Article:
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  • The Counterfactual Fictions of Margaret Cavendish
  • Nathaniel Likert

Virtual [Lat. virtus, strength, from vir, a man]: (1) A virtual X (where X is a common noun) is something, not an X, which has the efficiency (virtus) of an X.1

—Charles Sanders Peirce

Having conducted her friend the Empress through her native land of England, the Duchess of Newcastle in Margaret Cavendish's The Blazing World seizes the opportunity to make a daring proposal. She asks the Empress to adjudicate her husband's losses—as he had been the former Cavalier general William Newcastle, whose estates were confiscated following his 1644 defeat at the Battle of Marston Moor and subsequent flight to France—with the goddess of Fortune. After a short demurral, the Empress agrees to make the attempt, and the Duke chimes in that he will "try, and send my two friends, Prudence and Honesty, to plead my cause. Then these two friends went with the Duchess and the Empress into the Blazing World; (for it is to be observed, that they are somewhat like spirits, because they are immaterial, although their actions are corporeal)."2 The trial immediately follows; Truth presides, with Fortune and her counsel, Folly and Rashness, squaring off against the Duchess and her husband's lawyers, Prudence and Honesty. This latter virtue gives an impassioned précis of the Duke's honorable life: "I sent him to travel through the world of actions, and made Observation his governor; and in those travels, he contracted a friendship with Experience; all which, made him fit for Heaven's blessings, and Fortune's favours" (B, 199). While ultimately the case sours, with Fortune storming off and no resolution reached, this rather clunky allegory nevertheless presents a microcosm of Cavendish's poetics, which this essay sets out to chart.

By calling her allegorical figures "immaterial," yet with "corporeal" effects, Cavendish reverses the causal arrow of allegory, which typically begins with a tangible being in the text's world, whose actions [End Page 55] and character point backward to their semantic meaning. The true world for allegory is that of Forms, actualized in the reader's mind in a continuous process of decoding. Here, though, Cavendish resolutely commits to the material "world of actions" as the plane of meaning; the Duke's deeds literalize ideas rather than abstracting and typifying experience. Coming as it does late in the story, and fading quickly, this episode also prevents the reader from subsuming the rest of the tale's figures and actions under the virtues that instantiate them. Rather than draining the body of and bodies in the text of their juice for a moral that we might ourselves then actualize in the real world, we are forced to inhabit, tangibly, the world of the text. The Duke's actions don't lend us a moral; they quite literally are moral. The Blazing World is one of immanent fact, not transcendent value. It thereby resists our appropriation. In so doing, as this essay will stake as its basic claim, The Blazing World takes a different path from much of early modern fiction, in that the changes it makes to the world do not depend on the mediation of the reader's mind. The text itself creates a physical, not a virtual, world, and as such functions as a counterfactual engine, quantifiably adding to rather than qualitatively imagining alternatives to the world as it is.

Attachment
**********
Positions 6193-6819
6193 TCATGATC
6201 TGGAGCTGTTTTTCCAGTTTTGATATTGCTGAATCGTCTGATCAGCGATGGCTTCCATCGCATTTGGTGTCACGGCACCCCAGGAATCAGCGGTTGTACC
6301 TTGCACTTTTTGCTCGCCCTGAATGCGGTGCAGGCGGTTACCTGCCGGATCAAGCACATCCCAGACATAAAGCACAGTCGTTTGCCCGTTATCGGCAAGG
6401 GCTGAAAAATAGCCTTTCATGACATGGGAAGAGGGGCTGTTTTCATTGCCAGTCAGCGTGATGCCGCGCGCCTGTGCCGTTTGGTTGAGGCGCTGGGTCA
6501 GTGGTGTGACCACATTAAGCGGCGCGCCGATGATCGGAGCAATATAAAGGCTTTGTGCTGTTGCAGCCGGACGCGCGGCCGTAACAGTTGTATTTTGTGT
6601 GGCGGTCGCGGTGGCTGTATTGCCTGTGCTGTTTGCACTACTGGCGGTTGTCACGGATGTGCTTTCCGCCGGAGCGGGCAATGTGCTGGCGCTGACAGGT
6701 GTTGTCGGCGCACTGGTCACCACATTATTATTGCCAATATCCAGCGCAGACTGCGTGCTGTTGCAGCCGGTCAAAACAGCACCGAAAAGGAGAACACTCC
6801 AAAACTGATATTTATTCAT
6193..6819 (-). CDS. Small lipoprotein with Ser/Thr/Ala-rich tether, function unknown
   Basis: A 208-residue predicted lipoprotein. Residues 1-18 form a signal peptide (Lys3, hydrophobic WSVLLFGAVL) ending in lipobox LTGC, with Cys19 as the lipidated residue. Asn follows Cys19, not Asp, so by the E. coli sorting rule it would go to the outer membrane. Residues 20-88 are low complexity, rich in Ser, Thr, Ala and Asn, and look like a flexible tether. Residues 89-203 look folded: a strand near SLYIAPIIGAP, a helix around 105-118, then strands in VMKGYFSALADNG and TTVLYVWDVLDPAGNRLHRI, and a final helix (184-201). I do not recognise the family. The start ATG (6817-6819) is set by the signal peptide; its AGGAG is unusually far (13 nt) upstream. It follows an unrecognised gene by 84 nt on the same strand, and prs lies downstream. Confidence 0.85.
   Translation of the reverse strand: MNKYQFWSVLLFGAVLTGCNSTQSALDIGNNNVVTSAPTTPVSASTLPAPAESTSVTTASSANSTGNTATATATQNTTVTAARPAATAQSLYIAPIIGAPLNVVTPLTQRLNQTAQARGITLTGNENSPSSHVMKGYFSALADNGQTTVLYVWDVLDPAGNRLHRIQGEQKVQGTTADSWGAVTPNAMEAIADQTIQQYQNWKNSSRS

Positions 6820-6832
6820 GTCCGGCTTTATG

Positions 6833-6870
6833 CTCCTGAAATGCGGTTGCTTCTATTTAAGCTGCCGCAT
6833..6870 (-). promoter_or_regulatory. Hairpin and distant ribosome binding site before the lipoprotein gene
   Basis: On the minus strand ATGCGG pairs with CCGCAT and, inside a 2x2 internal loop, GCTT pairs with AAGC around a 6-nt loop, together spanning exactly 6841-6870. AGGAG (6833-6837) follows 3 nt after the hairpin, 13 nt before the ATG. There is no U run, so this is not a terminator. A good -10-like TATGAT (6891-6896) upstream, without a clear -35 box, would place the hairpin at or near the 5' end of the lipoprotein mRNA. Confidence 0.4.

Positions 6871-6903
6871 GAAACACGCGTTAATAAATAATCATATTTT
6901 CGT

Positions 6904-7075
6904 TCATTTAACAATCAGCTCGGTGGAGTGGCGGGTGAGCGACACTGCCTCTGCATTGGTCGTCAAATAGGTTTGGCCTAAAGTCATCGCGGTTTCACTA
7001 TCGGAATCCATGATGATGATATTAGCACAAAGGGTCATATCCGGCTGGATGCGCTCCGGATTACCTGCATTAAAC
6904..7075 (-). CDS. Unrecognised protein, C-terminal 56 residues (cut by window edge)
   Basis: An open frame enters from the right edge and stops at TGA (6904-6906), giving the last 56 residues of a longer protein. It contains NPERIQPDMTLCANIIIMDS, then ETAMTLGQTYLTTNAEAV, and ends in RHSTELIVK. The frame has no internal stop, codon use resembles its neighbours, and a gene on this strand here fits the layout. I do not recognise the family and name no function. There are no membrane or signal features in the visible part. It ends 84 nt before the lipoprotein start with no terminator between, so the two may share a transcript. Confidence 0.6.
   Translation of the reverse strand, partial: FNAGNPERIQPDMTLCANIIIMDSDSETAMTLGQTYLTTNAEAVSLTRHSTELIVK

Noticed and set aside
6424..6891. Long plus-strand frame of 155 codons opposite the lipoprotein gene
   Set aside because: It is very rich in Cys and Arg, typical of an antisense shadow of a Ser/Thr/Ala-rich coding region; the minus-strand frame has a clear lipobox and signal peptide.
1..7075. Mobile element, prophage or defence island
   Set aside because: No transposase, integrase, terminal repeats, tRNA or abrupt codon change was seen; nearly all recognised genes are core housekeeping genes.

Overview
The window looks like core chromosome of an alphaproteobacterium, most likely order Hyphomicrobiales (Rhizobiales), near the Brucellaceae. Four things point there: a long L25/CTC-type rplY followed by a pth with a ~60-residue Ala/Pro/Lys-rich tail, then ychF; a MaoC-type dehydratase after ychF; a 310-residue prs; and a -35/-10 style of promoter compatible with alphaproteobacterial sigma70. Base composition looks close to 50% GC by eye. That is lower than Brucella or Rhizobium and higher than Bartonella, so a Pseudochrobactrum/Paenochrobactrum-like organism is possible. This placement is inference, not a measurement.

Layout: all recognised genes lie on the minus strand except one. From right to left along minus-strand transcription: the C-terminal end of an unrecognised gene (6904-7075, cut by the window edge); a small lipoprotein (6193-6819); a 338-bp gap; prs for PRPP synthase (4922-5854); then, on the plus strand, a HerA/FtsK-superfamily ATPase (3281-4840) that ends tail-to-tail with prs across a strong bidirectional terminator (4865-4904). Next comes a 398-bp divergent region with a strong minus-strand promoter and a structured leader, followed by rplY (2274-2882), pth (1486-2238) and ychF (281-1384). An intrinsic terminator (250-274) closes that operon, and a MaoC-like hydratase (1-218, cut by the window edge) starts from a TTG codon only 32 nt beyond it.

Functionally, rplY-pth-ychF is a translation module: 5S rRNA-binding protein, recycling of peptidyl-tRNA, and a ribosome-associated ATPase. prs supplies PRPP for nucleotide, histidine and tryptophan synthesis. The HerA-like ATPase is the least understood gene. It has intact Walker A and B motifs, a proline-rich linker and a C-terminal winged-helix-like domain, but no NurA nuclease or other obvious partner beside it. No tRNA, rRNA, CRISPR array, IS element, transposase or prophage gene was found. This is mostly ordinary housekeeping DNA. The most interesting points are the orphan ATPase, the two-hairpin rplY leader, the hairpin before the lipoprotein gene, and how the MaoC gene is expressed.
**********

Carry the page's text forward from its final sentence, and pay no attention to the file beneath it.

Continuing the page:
Critics have long been interested in Cavendish's materialism, especially insofar as it offers a vitalist alternative to both Hobbesian/Cartesian mechanism and the instrument-based experimentalism of the Royal Society, and have often grounded Cavendish's poetics of Fancy as a crucial offshoot of this vitalism.3 As Lisa Sarasohn puts it, "There is … no ontological distinction between real and imaginary being. For Cavendish, every imaginary object is subjectively true when it is generated by the movement of the mind."4 Bracketing the fictional from the true, the mechanist and experimental pictures of natural philosophy effect a schism of disciplines that for Cavendish is untenable.5 Fancy, as a movement of the same "rational" parts of matter that produce reason, is just as viable as an epistemological tool...


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pp. 55-82
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